For years, Verizon customers were clamoring for the iPhone, but now that the phone is here, evidence is mounting that it's more of a dud than a hit.
First, there were those short, almost nonexistent lines on launch day. Then Boy Genius Report got its hands on some "sensitive information" from a source that indicated sales numbers for the new iPhone were lower than expected (according to those numbers, the Verizon iPhone 4 was barely outpacing its AT&T counterpart four days after launch). Next, Marco Arment, the app developer behind Instapaper, reported that he didn't get the sales spike he expected with the introduction of a new iPhone (this led him to speculate that the Verizon iPhone was being sold to existing iPhone or iPod Touch owners). And just today, the blog ConceivablyTech, claims that UPS was upset after it set up a special shipping program for the Verizon iPhone that turned out to be overkill, with Verizon never matching its "forecasted shipping numbers."
OK, so the Verizon iPhone isn't a bomb in the Microsoft Kin sense of the word. But the whispers are out there, getting a little louder each day: the thing just hasn't met expectations, no dropped calls and all. The question is why?
Here's a look at the possible culprits:
The press: Ah, the irony. Could it be the Apple-loving media is killing this iPhone? Indeed. While the Verizon iPhone 4 received generally very positive reviews, there wasn't anything really new about it (except that it rarely dropped calls), which led plenty of publications to proclaim that you should take a wait-and-see-what-Apple-has-in-June approach--unless you really "need a new phone right now."
The next iPhone is coming in June: If Apple is true to its iPhone schedule, it will announce a new iPhone in June that presumably offers improved performance and features, perhaps even 4G support. That's only about three and half months away. If you read CNET or any number of publications, you know that and are willing to wait--unless you need a new phone right now.
Bad timing: The Verizon iPhone had the misfortune of arriving after a number of strong second-generation Android models hit the market. A lot of Verizon customers, tired of waiting for the iPhone, upgraded in the last six months to those models.
3GS AT&T owners are still under contract: Like a lot of other people, I bought an iPhone 3GS a few months after it came out. Real iPhone fanatics pawned their 3GS (or 3G) off on a loved one or sold it on eBay and bought an iPhone 4. But plenty of guys and gals like me stuck with the 3GS and must wait a few months more before being eligible for a discounted upgrade (I get mine in May). So even if I was interested in a Verizon iPhone today, I couldn't jump ship without being penalized.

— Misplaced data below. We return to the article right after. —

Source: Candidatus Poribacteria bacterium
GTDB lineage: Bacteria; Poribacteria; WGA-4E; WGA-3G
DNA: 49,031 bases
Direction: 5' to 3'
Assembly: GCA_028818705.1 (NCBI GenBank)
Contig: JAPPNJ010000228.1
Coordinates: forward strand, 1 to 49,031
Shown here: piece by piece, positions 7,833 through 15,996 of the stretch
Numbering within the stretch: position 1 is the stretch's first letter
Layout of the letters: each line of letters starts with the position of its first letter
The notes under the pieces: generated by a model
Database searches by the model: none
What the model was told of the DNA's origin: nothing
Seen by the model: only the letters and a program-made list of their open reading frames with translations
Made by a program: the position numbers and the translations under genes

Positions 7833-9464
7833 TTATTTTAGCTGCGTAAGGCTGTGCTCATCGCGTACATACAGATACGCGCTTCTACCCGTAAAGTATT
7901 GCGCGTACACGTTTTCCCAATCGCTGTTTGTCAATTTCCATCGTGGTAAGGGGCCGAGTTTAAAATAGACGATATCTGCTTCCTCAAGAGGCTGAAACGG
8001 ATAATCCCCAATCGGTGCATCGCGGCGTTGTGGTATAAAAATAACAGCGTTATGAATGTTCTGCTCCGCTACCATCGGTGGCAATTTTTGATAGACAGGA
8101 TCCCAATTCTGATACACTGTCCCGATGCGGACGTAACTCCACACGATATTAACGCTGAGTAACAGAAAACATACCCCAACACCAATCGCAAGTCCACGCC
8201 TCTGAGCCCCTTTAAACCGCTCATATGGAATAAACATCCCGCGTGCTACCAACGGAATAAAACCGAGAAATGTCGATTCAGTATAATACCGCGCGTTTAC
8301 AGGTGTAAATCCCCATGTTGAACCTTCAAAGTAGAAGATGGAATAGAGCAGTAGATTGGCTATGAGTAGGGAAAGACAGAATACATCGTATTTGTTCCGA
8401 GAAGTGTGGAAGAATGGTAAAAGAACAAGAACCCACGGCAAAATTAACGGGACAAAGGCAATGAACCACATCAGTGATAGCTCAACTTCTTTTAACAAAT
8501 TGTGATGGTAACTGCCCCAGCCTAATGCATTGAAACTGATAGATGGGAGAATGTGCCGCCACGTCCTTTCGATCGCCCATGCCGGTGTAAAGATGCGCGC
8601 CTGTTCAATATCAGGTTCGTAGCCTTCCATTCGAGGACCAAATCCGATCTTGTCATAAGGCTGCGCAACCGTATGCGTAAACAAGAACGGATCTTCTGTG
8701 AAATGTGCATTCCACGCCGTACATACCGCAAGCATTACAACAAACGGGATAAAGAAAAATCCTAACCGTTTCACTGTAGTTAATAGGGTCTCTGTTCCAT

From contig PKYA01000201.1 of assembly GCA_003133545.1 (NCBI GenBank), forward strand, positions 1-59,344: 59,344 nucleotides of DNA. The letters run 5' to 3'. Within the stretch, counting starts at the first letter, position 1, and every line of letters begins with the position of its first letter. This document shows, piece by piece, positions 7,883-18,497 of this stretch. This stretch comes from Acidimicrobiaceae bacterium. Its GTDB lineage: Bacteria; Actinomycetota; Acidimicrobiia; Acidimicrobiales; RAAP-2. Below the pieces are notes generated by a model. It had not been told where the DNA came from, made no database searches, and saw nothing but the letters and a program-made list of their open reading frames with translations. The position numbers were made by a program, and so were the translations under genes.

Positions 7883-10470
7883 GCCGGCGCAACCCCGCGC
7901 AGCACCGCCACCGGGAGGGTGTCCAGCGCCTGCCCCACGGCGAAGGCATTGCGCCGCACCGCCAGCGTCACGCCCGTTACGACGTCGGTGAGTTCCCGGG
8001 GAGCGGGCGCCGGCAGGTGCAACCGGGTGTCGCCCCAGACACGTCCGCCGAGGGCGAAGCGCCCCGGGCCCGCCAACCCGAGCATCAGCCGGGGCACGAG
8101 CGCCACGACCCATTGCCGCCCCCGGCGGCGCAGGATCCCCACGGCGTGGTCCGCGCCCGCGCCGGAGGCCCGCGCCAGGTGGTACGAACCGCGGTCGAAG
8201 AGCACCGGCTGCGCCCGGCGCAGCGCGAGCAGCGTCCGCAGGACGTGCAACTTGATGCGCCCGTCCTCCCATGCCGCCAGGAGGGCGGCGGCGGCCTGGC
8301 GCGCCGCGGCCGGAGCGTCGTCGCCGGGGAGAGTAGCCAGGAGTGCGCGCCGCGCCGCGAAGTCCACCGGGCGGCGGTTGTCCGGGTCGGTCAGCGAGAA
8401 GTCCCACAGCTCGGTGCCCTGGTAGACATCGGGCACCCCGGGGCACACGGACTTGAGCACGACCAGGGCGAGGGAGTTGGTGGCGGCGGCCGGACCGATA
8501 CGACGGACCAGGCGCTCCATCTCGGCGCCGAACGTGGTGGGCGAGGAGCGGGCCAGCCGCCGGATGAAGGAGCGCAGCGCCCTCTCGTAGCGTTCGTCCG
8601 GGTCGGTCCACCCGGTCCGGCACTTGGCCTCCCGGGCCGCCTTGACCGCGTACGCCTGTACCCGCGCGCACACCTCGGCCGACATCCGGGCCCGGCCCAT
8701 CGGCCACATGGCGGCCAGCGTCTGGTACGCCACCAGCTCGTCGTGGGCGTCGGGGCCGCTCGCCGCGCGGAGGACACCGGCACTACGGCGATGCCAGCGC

AT&T's advertising has been effective: I've been shocked by the number of people who've said to me that one of the problems of the Verizon iPhone is that you can't talk and surf the Web (or access other data services) at the same time. When you ask people how often they actually do this, most say rarely, but they like to know the option is there. (A few people have cited the example of making a restaurant reservation on Open Table while talking on the phone with a friend.) Not coincidentally, AT&T has been pounding people with the no simultaneous voice-and-data message from the day the Verizon iPhone launched. It's been working.
The iPhone isn't as hot as it once was: At one point, the iPhone was way ahead of its competitors. Not so today. So while Verizon customers may have been pining for years about not being able to purchase an iPhone on their beloved network, as I said, plenty of good alternatives have come along, making them pine less.
On the bright side, it doesn't look like Verizon will have to worry about its network being overwhelmed by data-sucking iPhone users. The ramp-up will be more gradual, with the real spike most probably coming when a truly new Verizon iPhone becomes available. Whether that will come in June--or whether it will have 4G support--is anybody's guess, but that lack of clarity is what's keeping many folks on the fence.
Update: After this story posted, Verizon CEO Daniel S. Mead refuted claims of low iPhone sales and in an interview with The Wall Street Journal (subscription required) said that the carrier had sold more iPhone 4s during its launch period than any product so far. However, Mr. Mead said Verizon wouldn't release iPhone sales figures until the company's next earnings release.